Fangirls-photo-by-Brigette-HoneymanYou don’t have to be fourteen to enjoy Fangirls. Even if you’ve been fourteen, or are going to be fourteen, you shouldn’t miss this brilliant production.

You may not have heard of Yve Blake before this show, but she’s the young Australian talent who wrote the words, music and lyrics for this show in which she recreates the world of her fourteen-year-old self with astonishing truthfulness.

Director Paige Rattray has carefully crafted her work into a brilliant, wildly entertaining multi-media production which has captivated audiences around Australia. Now it is Canberra’s turn!

The show is centred on a group of school friends, all of whom are passionate fans of boyband lead singer, Harry (Aydan). The most passionate is Edna, delightfully portrayed by Karis Oka.

Edna has decided that she and Harry were meant for each other, and spends her time regaling her besties, Saltypringl (James Magoos), Jules (Chika Ikogwe) and Brianna (Shubshri Kandiah) with her plans for a life with Harry.

When Edna’s long-suffering, well-meaning mother Caroline, (Danielle Barnes) refuses to buy her a ticket to Harry’s forthcoming concert, Edna is devastated. She devises a plan to kidnap Harry. However when Jules and Brianna discover what Edna has done, events turn sinister when Harry is accidentally killed.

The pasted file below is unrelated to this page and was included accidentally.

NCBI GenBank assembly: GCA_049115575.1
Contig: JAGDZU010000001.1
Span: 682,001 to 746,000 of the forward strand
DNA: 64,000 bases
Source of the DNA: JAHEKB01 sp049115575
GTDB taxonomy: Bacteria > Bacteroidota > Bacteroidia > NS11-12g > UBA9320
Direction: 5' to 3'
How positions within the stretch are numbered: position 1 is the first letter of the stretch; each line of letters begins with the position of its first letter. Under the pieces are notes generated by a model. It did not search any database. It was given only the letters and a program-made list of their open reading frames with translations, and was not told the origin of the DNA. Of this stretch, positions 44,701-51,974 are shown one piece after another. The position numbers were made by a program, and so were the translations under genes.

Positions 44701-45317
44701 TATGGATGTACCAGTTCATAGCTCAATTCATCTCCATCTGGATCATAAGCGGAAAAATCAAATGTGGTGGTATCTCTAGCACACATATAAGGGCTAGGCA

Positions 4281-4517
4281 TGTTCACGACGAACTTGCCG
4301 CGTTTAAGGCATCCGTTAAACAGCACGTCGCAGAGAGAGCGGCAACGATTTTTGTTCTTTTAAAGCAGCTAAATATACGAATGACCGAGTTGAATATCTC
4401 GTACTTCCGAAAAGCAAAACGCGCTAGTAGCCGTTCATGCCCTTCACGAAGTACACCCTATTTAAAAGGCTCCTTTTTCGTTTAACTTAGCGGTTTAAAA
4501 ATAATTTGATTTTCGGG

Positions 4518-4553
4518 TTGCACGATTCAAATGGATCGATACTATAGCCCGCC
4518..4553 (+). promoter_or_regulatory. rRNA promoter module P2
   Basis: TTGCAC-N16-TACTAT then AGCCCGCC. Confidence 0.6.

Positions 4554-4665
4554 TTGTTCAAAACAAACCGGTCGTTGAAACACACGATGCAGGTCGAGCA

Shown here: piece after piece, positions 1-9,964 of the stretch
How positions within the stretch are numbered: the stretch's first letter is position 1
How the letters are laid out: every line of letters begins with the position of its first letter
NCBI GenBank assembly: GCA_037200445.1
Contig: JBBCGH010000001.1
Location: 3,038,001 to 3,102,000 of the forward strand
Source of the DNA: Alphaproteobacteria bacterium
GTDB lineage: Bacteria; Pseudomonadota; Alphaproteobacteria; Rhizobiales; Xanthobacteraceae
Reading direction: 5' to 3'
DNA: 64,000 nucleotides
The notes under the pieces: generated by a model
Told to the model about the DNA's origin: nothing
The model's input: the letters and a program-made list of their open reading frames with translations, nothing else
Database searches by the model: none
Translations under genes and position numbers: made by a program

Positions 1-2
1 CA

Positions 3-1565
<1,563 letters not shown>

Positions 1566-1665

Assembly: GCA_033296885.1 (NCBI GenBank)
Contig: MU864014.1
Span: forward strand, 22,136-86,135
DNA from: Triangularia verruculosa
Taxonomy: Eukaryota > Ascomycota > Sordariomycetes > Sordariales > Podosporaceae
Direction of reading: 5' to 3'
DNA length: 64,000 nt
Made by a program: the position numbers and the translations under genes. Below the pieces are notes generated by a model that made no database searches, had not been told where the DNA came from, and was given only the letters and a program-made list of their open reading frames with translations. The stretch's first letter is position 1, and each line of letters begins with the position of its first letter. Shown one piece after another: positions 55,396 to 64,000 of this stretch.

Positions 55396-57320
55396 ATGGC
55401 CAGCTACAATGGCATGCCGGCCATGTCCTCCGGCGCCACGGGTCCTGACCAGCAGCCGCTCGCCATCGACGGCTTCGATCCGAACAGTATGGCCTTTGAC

So what separates Fangirls from other similar teenage musicals concerning rock singers and teenage girls?

The brilliance of Paige Rattray’s staging is one reason. Rattray has made stunning use of a relatively simple setting of large LED screens to create a fantasy world dominated by social media.

She’s  drawn wonderful performances from her young cast, each of whom portray their characters with finely observed, tightly disciplined performances. Her staging is spare and efficient.

Any necessary furniture and props are carried on and offstage by the cast, and the pace is whirlwind throughout. She’s even subtly updated the show to include Canberra references. The sharp-eyed might recognise a St. Clare’s skirt among the costumes.

Another is the frenetic, witty choreography devised by Leonard Mickelo to support the action. Danced with energy and precision by the ensemble cast, it captures the mood, adds spectacle while underlining critical moments. The staging of the rock concert which begins the second act is genuinely exciting.

But mainly it is the truthfulness of Blake’s writing which stays in the mind. She captures the self-absorption of the teenage mindset with captivating precision. Her dialogue is funny, her lyrics witty, and her tunes catchy.

At the heart of her story however is her charming depiction of the mother/daughter relationship which is achieved without resorting to sentimentality or schmaltz. Under all the entertaining fun and razzle dazzle of the staging, it is this little take-home which makes Fangirls so memorable.

The Playhouse – Canberra Theatre Centre, London Circuit, Canberra
Performance: Wednesday 24 March 2021
Season continues to 28 March 2021

Following its Canberra season, Fangirls will play at Arts Centre Melbourne (28 April – 9 May). For more information, visit: or for details.

Image: Fangirls – photo by Brigette Honeyman

Review: Bill Stephens OAM